Three things have been happening in parallel that should shift the form of political methodology further away from received forms.
Technology is moving us to a world of abundance in terms of the raw materials of social science.
Humanity has become dramatically larger and more interconnected.
The scope of knowledge production has become more local and in need of synthesis/aggregation.
So again, while it is necessary to continue to push the frontiers of causal inference, that’s super hard and I’m not personally good enough at math.
And it’s equally important for political methodologists to develop practical techniques designed to improve the aggregate production of social scientific knowledge. One of my favorite recent examples of this is Broockman, Kalla and Sekhon’s paper on The Design of Field Experiments With Survey Outcomes: A Framework for Selecting More Efficient, Robust, and Ethical Designs.”
This isn’t exactly a niche choice, and it has already been taken up by dozens of experimentalist practitioners. In many ways, the paper appears to be old school political methodology: it was published in PA and it involves a rigorous description of the statistical properties of a new technique. And while the technique has desirable bias-reduction and ethical properties, the thrust of the contribution is a radical reduction in the cost of running a class of field experiments.
I highlight this paper to say that my proposed expanded conception of political methodology is already well underway. Methodologists with a firm grasp of where the field is heading are already doing excellent work at the margin where it is most needed. But I think that smuggling in the meta-scientific innovation into the received form of a PA paper with a novel estimator is no accident; my suspicion is that the authors felt that “merely” demonstrating a method for cutting costs by 90% would not be adequately reward through traditional means.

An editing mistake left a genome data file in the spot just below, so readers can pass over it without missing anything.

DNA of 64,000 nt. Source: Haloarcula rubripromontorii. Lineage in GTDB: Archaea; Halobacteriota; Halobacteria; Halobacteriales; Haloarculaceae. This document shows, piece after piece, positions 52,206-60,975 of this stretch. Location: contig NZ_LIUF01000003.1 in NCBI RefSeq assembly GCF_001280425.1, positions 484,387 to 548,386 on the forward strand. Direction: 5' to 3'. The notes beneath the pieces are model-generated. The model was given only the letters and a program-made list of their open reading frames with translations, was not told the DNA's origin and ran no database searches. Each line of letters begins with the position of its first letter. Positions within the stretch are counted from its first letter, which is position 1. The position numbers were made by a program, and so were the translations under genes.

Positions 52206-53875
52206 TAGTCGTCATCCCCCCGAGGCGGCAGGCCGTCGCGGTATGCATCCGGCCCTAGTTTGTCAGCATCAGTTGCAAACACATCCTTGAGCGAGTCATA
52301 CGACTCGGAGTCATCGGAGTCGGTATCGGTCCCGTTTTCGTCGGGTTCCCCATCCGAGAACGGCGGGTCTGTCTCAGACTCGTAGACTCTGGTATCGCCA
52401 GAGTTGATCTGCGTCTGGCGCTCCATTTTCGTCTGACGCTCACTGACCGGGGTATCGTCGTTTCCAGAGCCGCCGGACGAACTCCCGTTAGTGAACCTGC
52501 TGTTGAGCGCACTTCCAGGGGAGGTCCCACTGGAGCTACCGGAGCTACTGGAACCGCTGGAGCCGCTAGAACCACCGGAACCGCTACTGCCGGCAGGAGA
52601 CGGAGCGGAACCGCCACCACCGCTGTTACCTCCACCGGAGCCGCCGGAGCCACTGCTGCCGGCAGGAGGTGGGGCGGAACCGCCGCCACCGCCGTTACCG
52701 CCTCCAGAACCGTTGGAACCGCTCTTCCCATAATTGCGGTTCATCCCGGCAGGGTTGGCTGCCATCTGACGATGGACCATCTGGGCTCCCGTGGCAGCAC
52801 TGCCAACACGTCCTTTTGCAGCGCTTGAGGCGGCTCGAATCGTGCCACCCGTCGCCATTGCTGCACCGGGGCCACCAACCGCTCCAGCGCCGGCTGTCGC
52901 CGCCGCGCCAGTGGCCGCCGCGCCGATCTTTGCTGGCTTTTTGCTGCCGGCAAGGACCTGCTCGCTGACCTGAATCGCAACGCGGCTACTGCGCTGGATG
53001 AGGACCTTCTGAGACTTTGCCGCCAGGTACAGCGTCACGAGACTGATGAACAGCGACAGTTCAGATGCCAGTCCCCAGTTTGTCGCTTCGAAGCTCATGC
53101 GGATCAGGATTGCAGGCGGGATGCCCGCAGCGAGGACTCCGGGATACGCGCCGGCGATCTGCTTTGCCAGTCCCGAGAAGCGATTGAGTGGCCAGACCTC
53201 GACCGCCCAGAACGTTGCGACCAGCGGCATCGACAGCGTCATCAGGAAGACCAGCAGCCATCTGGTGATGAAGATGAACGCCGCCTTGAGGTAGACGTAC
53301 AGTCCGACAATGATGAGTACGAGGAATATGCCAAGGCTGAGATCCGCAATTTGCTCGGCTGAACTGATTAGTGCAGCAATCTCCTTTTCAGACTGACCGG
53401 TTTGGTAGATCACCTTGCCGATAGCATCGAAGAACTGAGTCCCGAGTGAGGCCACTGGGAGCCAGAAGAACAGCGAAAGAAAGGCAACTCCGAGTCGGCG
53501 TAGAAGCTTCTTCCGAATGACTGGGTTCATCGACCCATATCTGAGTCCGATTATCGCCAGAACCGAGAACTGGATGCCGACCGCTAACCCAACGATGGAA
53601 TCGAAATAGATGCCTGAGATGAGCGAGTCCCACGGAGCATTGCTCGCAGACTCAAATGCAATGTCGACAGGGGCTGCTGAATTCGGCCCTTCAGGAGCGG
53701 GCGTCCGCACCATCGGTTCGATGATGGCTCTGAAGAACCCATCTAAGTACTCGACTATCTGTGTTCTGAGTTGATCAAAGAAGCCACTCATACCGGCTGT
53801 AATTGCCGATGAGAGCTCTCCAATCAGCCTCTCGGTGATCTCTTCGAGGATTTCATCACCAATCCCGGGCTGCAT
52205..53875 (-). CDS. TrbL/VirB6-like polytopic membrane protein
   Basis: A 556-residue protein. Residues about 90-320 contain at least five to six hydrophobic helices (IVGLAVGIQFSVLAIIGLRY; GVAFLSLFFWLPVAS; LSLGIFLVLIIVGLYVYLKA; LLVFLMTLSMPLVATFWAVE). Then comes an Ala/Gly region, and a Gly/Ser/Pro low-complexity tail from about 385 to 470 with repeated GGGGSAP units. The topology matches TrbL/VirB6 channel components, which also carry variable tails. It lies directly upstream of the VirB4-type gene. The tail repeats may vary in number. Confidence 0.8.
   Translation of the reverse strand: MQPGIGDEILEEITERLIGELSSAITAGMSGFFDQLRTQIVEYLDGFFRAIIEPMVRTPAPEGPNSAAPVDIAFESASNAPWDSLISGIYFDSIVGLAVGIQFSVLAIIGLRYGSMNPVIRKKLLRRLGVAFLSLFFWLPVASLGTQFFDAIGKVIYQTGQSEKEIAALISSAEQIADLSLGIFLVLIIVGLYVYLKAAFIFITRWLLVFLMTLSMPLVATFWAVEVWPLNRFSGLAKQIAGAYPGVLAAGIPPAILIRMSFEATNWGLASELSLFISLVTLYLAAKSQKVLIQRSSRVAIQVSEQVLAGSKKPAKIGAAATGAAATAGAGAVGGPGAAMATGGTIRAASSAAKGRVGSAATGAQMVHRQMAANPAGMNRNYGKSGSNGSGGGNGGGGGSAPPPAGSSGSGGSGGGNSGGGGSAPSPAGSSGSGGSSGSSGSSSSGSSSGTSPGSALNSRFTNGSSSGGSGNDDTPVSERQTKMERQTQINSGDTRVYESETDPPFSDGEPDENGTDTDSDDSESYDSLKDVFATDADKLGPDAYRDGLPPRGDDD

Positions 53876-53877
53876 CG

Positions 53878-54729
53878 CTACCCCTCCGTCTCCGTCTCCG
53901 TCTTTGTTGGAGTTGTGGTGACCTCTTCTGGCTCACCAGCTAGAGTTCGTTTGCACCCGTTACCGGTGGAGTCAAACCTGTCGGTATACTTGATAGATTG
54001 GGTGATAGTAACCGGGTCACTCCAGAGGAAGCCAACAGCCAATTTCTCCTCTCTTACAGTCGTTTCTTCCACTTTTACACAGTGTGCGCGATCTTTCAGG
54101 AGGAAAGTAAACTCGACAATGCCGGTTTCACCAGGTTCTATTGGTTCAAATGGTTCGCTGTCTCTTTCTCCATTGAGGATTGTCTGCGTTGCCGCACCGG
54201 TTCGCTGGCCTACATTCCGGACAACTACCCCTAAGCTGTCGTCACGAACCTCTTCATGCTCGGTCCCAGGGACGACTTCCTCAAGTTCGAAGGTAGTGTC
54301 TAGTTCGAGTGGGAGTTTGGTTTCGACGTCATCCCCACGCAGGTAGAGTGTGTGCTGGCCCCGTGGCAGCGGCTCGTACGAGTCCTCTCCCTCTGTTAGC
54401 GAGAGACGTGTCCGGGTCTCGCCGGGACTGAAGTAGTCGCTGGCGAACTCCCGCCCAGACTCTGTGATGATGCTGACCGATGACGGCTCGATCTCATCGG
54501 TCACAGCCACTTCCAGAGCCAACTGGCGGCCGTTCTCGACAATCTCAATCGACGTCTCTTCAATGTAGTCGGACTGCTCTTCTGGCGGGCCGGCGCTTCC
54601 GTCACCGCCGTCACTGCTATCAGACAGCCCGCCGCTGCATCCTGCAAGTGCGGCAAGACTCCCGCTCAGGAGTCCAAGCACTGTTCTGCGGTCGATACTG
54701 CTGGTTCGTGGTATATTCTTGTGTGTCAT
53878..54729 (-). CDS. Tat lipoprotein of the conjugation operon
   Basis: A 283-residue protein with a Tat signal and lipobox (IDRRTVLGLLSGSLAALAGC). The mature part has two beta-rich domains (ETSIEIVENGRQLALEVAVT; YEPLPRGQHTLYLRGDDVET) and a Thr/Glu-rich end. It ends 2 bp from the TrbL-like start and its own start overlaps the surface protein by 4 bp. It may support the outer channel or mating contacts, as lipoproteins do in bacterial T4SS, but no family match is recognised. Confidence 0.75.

This is my own interpretation, but the contribution of this paper will not primarily be in improving the quality of a given experiment reported in a given paper, but rather in increasing the number of such experiments which can be run for a fixed budget (and, perhaps optimistically, proper power analyses) and thus the aggregate amount of social science knowledge.
So I do think that treating the topic more explicitly at every stage of the knowledge production process will help “normalize” (in the sense of normal science) metascience. That means defining contributions in this vein, getting it on more grad syllabi, getting it on the academic agenda, accepting meta-scientific innovations that don’t look like traditional PA papers, and ultimately allocating tenure lines for people who specialize in metascience.
Given the pace of change in the best of times, this will take at least a decade. In the meantime, I hope that scholars with sufficient leeway in their career cycles will think along metascientific lines—about improving scientific practice at the level of increasing the aggregate amount of knowledge being produced. That is my primary motivation for co-founding the JQD:DM; let’s see how it works!